This was one of Donald Trump's most iconic commitments: to construct a wall along the Mexican border to deter illegal immigrants. However, the anticipated cost of this project has steadily risen since he took office, and it is becoming increasingly unlikely that it will actually be completed using American labor and at a price that remains lower than the benefits for U.S. citizens. Furthermore, the federal agencies tasked with working out the details of this undertaking have merely proposed a fence of the type already existing - without results - along much of our southern border.

5. Bring Jobs Back
Almost immediately after taking office, the President did officially reject the proposed Trans-Pacific Partnership, thereby eliminating an additional threat to the American workforce. But since then, Trump has done nearly nothing to repeal existing free trade agreements or counteract the influx of goods from China - even facilitating the latter practice with his decision not to take action against currency manipulation. The attempt to renegotiate NAFTA has also been repeatedly stalled, leaving American citizens wondering when or if their Chief Executive will decisively protect their livelihoods from rampant outsourcing.

The Redundancy of Obamacare

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Senate bosses 2.jpgToday in Washington, the battle over the impending repeal and replacement of Obamacare will culminate when the House votes on the proposed American Health Care Act - but everywhere else, skyrocketing costs and lack of competition in the health care industry continue to impact us all, and the GOP's latest plan to supplant the Affordable Care Act (ACA) fails to adequately address these deleterious effects. However, closer scrutiny of the relevant statutes reveals that the ACA is not only inefficient but entirely unnecessary.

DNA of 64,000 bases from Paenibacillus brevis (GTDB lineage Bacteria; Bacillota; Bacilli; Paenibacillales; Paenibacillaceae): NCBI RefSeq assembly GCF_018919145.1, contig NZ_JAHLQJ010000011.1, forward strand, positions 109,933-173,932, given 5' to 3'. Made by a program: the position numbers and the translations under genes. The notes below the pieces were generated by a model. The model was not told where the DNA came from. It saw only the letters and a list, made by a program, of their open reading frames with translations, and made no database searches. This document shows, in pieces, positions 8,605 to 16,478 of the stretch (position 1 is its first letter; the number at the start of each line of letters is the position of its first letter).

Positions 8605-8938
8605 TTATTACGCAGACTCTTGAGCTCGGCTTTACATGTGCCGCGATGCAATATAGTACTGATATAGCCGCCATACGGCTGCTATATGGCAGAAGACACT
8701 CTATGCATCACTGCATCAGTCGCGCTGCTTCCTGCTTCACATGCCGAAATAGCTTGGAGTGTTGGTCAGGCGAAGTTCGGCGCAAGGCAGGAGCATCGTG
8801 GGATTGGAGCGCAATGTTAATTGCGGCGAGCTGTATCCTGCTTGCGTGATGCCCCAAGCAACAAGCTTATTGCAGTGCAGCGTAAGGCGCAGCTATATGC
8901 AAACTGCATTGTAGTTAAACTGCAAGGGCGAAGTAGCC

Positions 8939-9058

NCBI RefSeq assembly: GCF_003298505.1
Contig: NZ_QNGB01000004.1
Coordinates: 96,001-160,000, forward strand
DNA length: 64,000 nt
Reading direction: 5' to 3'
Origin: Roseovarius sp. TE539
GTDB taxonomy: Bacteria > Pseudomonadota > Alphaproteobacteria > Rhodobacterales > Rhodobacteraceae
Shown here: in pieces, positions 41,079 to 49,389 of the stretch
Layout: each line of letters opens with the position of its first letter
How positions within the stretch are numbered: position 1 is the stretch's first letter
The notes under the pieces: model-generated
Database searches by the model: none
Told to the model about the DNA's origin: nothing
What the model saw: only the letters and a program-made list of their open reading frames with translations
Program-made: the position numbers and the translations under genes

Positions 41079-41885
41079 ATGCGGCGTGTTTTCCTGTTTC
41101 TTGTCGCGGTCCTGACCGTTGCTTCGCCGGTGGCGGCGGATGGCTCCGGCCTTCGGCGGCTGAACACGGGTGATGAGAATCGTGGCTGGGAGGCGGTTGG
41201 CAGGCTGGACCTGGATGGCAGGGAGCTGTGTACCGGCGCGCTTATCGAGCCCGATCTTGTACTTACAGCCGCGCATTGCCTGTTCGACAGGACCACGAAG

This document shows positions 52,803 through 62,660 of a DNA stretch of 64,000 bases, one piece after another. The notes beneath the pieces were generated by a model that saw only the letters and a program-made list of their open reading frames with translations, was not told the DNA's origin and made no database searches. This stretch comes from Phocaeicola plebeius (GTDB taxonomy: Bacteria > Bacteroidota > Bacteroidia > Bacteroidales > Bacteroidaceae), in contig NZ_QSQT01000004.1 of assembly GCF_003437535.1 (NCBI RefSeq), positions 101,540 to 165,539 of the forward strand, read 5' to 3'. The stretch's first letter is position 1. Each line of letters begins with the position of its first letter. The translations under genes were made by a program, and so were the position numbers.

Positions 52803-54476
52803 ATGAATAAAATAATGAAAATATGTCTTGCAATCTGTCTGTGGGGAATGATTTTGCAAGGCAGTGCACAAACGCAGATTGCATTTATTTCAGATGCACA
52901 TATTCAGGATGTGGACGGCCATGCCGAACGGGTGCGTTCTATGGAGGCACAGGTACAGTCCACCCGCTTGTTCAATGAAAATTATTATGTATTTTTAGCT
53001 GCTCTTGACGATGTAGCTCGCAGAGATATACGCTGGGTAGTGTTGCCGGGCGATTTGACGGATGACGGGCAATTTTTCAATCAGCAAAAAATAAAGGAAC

The individual mandate that formed an integral part of the law was promoted on the basis that it enabled consumers with pre-existing medical conditions to obtain coverage which had long been denied them. Indeed, it is hard to believe that citizens of a free nation could be compelled by their government to pay private entities in the absence of the ethical imperative to eliminate this type of discrimination. Yet, per 42 U.S.C. §12102(2), part of the well-known Americans with Disabilities Act, discrimination against anyone with impaired "operation of a major bodily function, including but not limited to, functions of the immune system, normal cell growth, digestive, bowel, bladder, neurological, brain, respiratory, circulatory, endocrine, and reproductive functions" was already prohibited as of 1990. Even though this statute was not always followed by health insurance companies, the protections enshrined in this provision do apply to the industry; see Chrysler Outboard Corp. v. Dept. of Independent Labor and Human Rel,  Sterling Transit v. Fair Employment Practice Comm'n. Furthermore, in Doe v. United Services Life Insurance Co., the Civil Rights Act of 1964 was held applicable to the life insurance market despite the defendant's insistence that underwriting policies for certain classes of consumers came with an elevated risk that justified higher premiums (see also Benitez v. North Coast Women's Health). This statute is clearly analogous to the ADA, and it is highly unlikely that the insurance industry's discriminatory practices prior to the implementation of Obamacare would have survived review under §12102(2)'s unambiguous terms.